Blended families have been the new norm in the United States for some time now. Family dynamics can be complicated and blended families face their own unique challenges when it comes to estate planning. Ensuring that everyone feels valued can be tricky, especially if you feel the need to protect assets from someone who may not have the best intentions. It is also important to understand the potential for some members of the family to become unintentionally disinherited down the road. An experienced estate lawyer can identify potential issues and roadblocks and help you create an estate plan that protects everyone’s interests.
Resolving Inheritance Questions For Blended Families
There are many different ways to be proactive so your children and other beneficiaries do not have to deal with inheritance problems after you are gone, including:
- A well-crafted will that takes possible future scenarios into account
- Pre- and post-nuptial agreements
- Changing beneficiary designations on life insurance policies and accounts
A family wills and trusts attorney can help you find options that meet your specific needs and family situation.
A Qualified Terminable Interest Property (QTIP) is an irrevocable trust that can be a useful estate planning tool. If you have had multiple marriages and want to make sure your assets go to your children from an earlier marriage after your current spouse’s death, A QTIP may be a good solution. By establishing a QTIP trust, you can provide for your surviving spouse for the rest of their life, but once they pass away, the funds in the QTIP are distributed to beneficiaries as specified by the grantor of the trust (you). The surviving spouse cannot make any changes to the trust or add additional beneficiaries, so a QTIP is a reliable way to ensure your assets are distributed to the beneficiaries you choose, even after your death.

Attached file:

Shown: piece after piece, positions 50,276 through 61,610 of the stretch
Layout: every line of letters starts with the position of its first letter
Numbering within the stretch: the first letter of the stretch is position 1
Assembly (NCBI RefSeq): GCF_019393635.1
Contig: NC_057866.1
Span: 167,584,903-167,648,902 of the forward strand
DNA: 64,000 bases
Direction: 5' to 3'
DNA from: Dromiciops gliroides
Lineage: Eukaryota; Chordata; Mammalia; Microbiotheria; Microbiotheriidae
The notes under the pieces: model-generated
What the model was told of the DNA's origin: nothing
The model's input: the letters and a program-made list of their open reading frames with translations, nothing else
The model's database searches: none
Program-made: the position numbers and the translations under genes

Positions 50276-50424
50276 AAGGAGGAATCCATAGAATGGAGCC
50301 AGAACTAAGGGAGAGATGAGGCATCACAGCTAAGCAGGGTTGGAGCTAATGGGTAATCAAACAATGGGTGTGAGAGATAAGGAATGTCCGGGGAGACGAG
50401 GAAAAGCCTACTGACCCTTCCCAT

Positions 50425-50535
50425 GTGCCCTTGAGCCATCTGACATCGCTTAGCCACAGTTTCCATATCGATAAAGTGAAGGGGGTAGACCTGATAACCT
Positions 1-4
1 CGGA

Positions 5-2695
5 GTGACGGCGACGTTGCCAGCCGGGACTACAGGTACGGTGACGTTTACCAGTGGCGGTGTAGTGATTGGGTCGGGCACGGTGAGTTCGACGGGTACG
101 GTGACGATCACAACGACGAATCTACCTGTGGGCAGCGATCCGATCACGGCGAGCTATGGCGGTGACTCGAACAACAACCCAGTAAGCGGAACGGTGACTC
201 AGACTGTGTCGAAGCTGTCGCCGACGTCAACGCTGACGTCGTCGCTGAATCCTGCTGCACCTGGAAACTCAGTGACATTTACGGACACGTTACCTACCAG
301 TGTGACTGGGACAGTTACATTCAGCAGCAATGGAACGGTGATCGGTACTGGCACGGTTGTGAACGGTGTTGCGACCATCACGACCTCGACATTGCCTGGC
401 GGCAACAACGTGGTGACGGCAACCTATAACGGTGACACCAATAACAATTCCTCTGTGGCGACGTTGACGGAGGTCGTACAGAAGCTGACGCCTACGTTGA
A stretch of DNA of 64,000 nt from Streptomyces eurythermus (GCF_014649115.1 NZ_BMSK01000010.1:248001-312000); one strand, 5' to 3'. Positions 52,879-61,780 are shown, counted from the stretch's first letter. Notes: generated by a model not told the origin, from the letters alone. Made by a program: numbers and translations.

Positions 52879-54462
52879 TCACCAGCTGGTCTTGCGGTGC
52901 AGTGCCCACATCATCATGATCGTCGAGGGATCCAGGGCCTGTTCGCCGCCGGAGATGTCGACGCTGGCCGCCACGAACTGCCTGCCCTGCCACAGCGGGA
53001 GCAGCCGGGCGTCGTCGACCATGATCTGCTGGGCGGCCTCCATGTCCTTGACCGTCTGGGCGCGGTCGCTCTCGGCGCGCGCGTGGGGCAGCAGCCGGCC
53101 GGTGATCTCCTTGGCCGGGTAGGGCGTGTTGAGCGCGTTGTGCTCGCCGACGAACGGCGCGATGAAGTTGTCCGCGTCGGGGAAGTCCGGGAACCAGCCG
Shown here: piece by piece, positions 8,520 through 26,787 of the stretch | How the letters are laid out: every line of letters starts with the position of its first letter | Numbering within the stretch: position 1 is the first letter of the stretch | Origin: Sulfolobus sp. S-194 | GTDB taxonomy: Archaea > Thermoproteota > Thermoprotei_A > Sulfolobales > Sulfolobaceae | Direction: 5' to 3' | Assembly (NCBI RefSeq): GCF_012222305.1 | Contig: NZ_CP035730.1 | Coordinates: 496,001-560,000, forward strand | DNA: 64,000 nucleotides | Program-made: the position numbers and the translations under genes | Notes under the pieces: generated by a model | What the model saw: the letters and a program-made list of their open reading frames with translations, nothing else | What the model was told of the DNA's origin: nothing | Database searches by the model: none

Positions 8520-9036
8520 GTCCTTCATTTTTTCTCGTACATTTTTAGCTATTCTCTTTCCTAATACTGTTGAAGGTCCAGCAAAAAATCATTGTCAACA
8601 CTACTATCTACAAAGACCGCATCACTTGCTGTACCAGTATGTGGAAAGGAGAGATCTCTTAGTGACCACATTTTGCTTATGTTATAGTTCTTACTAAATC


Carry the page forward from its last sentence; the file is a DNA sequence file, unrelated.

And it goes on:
An Irrevocable Life Insurance Trust (ILIT) is a trust that is specifically set up to own a life insurance policy. After your death, life insurance policy proceeds are placed in the trust and will go to the beneficiaries you specified when the trust was created. These proceeds do not have to go through probate and an ILIT can help to ensure the children you designate as beneficiaries are not disinherited.
When setting up any kind of trust for estate planning it is usually a good idea to choose a neutral party to be a trustee or fiduciary, especially in blended families. If you have a longstanding relationship with a contracts lawyer, accountant, or another professional you trust, naming them as trustee can help cut down on family conflict and stress.
Update all Critical Estate Planning Documents
Forgetting to update your will or beneficiaries on insurance policies when you get remarried can have disastrous consequences for your beneficiaries. Once you marry a new spouse, your previous will may become invalid according to the laws of intestacy in Pennsylvania. Beneficiaries on insurance policies must also be changed—in the event of your death they will be paid to whomever you last named as beneficiary, which may be your former spouse. If you are considering a new marriage, a prenuptial agreement can also be an effective way to specify what your spouse is entitled to and how you want your other assets to be distributed upon your death.
If you want to learn more about estate planning for your blended family, the team at Carosella & Associates can help.